The Artistry of Beer

Local artists design the labels that bring us in, but it's the beer that brings us back.

  • Jun. 20, 2012 3:00 p.m.
Michelle Landry, who designs labels for Lighthouse Brewing Co., created our unique cover illustration showing our fondness for local ingredients in our beer, such as Island hops.

Michelle Landry, who designs labels for Lighthouse Brewing Co., created our unique cover illustration showing our fondness for local ingredients in our beer, such as Island hops.

Victoria’s craft breweries employ artisans to hand-craft some of the best brews around, but that philosophy goes further than their beers — they’re making their labels (and more) with the same principles.


Phillips Brewing

Tucked in the back lot of Phillips Brewing Co. sits a sea can chock-full of art supplies. This is the “Imaginarium,” or “Part D’Artment” — home to Russell Papp ( and Chris Dobell (, two of three artists employed by Phillips.

While Papp and Dobell don’t create labels, they’re in charge of another face of Phillips — crafting custom creative centrepieces like the “Gypsy Wagon,” a 36-foot gypsy caravan-inspired refrigerated trailer with 32 beer taps that was the focal point of last year’s Rifflandia beer garden.

They also create custom-designed signage for Phillips’ clients and other promotional materials.

“When a customer sells a certain number of kegs, they get credit from our department,” says Dobell. “Russ and I will create custom, personalized, hand-painted signage for their establishments instead of something made by a machine.”

“I’m in charge of everything that’s three-dimensional,” says Papp. “And I do the painting,” adds Dobell.

For example, Papp will cut out a sandwich board and Dobell will liaise with the customer to create a custom work, suited specifically to the venue. Dobell, a second generation Australian sign-painter, is one of the only artists practising his craft in Victoria.

Walk into almost any pub in town and it’s easy to spot Papp and Dobell’s work. The signs have a distinct appearance, blending traditional sign-painting with contemporary and street-art style.

“It can be so rewarding to take a piece of wood and turn it into a piece of art,” says Dobell. “It’s keeping the craft alive.”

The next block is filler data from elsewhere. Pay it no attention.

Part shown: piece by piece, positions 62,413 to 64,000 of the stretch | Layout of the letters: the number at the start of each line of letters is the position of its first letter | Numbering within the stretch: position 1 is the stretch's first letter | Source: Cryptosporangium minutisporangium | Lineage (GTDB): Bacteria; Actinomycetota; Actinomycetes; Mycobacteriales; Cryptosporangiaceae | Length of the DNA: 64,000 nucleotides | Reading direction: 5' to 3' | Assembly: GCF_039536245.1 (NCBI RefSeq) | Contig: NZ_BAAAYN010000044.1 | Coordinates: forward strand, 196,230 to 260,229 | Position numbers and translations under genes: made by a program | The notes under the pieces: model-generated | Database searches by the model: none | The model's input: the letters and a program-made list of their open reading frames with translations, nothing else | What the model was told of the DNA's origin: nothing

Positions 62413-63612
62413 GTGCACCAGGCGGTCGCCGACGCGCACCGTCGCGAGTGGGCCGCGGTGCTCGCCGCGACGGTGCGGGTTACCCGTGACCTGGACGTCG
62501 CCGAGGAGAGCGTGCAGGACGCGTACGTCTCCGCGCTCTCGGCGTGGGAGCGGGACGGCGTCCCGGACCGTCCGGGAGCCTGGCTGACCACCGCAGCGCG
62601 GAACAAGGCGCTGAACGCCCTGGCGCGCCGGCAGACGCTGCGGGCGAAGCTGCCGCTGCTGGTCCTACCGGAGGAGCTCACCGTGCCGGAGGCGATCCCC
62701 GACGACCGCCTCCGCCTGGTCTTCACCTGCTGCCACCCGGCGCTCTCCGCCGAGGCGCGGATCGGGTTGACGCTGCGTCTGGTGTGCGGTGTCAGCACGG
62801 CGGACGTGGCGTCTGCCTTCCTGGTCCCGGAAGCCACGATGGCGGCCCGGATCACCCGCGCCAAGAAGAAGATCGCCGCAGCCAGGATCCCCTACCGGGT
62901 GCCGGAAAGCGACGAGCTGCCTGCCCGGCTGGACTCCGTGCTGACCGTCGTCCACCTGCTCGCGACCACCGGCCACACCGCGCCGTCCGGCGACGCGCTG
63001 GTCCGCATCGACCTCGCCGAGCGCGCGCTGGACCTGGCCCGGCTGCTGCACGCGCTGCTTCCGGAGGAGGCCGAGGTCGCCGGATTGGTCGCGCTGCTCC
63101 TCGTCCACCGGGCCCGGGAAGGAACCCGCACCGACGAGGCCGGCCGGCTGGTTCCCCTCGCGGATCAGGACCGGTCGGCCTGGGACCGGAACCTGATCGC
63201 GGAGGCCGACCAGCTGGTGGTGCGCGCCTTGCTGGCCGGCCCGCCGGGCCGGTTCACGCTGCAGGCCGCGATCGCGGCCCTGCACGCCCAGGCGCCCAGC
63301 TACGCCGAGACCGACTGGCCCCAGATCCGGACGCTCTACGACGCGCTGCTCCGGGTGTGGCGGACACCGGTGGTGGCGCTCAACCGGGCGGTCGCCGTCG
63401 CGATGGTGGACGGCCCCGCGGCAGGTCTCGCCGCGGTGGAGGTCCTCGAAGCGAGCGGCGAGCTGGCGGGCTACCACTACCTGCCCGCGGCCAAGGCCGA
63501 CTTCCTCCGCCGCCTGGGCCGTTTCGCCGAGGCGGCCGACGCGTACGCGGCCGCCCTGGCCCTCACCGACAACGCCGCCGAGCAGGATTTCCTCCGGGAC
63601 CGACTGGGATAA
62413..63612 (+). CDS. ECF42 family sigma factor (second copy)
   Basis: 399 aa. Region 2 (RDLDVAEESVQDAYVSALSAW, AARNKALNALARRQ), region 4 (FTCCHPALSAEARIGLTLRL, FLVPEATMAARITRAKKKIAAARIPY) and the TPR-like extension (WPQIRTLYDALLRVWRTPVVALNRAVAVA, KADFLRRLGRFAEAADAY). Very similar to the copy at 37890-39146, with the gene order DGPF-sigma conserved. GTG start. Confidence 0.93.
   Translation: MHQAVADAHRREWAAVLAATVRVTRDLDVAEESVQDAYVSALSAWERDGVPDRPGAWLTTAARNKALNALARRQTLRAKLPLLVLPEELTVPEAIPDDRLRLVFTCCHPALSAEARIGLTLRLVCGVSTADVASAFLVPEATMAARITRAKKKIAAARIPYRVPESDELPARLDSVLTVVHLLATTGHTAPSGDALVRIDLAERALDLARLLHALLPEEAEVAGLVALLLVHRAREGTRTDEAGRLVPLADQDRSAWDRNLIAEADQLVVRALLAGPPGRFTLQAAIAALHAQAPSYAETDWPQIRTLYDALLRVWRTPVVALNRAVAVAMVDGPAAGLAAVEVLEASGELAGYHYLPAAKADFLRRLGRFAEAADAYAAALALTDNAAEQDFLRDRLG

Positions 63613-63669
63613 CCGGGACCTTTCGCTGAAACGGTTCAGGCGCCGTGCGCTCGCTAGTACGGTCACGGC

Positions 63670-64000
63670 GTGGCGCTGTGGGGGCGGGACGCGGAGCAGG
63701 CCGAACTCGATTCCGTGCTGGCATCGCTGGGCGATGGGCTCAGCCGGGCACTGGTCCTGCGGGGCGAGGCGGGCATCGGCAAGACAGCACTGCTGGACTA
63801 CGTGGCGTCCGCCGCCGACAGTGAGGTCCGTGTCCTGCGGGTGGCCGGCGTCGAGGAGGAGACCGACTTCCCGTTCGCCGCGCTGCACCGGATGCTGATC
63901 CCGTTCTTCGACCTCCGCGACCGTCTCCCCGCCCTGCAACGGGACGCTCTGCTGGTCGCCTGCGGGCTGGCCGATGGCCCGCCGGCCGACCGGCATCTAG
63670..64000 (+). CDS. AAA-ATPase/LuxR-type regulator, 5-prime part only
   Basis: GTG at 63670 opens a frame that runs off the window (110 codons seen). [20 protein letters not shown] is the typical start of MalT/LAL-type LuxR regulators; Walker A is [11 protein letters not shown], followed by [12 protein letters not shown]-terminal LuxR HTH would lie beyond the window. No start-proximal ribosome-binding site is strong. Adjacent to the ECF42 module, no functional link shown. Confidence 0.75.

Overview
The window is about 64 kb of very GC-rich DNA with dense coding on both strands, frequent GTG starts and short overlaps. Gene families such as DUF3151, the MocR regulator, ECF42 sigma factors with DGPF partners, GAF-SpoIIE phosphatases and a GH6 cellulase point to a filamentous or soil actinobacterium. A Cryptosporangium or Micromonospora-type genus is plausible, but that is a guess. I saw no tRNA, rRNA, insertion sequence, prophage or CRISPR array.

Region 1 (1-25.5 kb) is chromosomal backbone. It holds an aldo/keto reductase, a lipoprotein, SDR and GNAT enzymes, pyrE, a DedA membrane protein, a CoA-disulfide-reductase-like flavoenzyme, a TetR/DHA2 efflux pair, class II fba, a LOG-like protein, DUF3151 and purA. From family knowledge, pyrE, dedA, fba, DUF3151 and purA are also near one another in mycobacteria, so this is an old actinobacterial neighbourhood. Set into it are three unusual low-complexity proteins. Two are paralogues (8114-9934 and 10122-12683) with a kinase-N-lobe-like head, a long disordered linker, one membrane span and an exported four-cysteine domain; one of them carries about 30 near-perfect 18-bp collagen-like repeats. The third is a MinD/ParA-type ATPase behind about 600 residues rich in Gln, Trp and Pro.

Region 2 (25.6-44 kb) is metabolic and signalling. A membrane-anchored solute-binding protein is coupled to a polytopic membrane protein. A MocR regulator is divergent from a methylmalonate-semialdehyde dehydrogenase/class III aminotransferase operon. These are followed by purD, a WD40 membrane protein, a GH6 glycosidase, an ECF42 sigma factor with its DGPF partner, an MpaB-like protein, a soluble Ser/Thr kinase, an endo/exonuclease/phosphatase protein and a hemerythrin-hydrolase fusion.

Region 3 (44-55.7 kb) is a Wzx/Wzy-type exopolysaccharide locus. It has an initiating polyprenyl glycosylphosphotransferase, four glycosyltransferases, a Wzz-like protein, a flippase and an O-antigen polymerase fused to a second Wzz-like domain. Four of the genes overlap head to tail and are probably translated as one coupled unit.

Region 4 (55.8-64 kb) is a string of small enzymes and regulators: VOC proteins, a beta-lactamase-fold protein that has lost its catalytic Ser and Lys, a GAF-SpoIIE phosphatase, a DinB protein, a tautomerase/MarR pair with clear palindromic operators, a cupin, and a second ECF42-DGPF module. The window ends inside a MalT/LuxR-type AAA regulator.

The third member of the Phillips “Part D’Artment” is Shawn O’Keefe (, the graphic designer and illustrator responsible for designing Phillips’ labels since the company began brewing 10 years ago.

“I would guess I’ve designed at least 75 labels,” says O’Keefe, who works on contract but spends around four days a week at the brewery.

“When it comes to the labels, there’s tons of artistic freedom. Matt (Phillips) has a vision for certain projects, but when it comes to design he lets me do what I want for the most part. He’s easy to please, but then again, I know what he wants,” he says with a laugh.

“The art on the label is the consumer’s door to the product if they don’t already know the brand or the brewery. After you open it, it’s the product that sells them. Luckily, I feel fortunate that both work together really well. My label brings them in, but it’s the beer that brings them back.”

And the management agrees.

“A lot of what the art brings to the beer is the culture of the brewery,” says Matt Lockhart, communications and events coordinator at Phillips Brewing Company. “Who we are really informs the styles of the beer and how we approach making beer, and it only makes sense to extend that culture to the look or the branding of the beer. It’s the same personality expressed in a different way.”


“The label is such an important means of expression that it only makes sense to have a group of people who are charged with infusing that personality into all parts of the points of contact with our customers.

It would be easy to outsource, but it wouldn’t be authentic and that’s such a huge part of what we do. No matter what we’re doing, whether it’s an event, a poster or especially if it’s a beer, first and foremost we approach it as what best expresses Phillips. We never look at what’s going on in the industry as a point of reference for what we’re going to do next, we just look internally to see what we’re inspired by, and that’s reflected in the art. These guys are here, they’re interacting with the different parts of the brewery all the time, so they see what’s inspiring us and that’s inspiring them, and that’s when you get that authentic connection. And that only happens because they’re here and a part of everything. If it was outsourced, we’d lose that life. It’s not necessarily what we do, it’s how it gets done and that’s what makes the process around here a little bit different.”


Hoyne Brewing


Hoyne Brewing might seem like the new kid on the brewing block, but dig a little deeper and it’s clear that brewmaster Sean Hoyne is one of the pioneers of the local scene.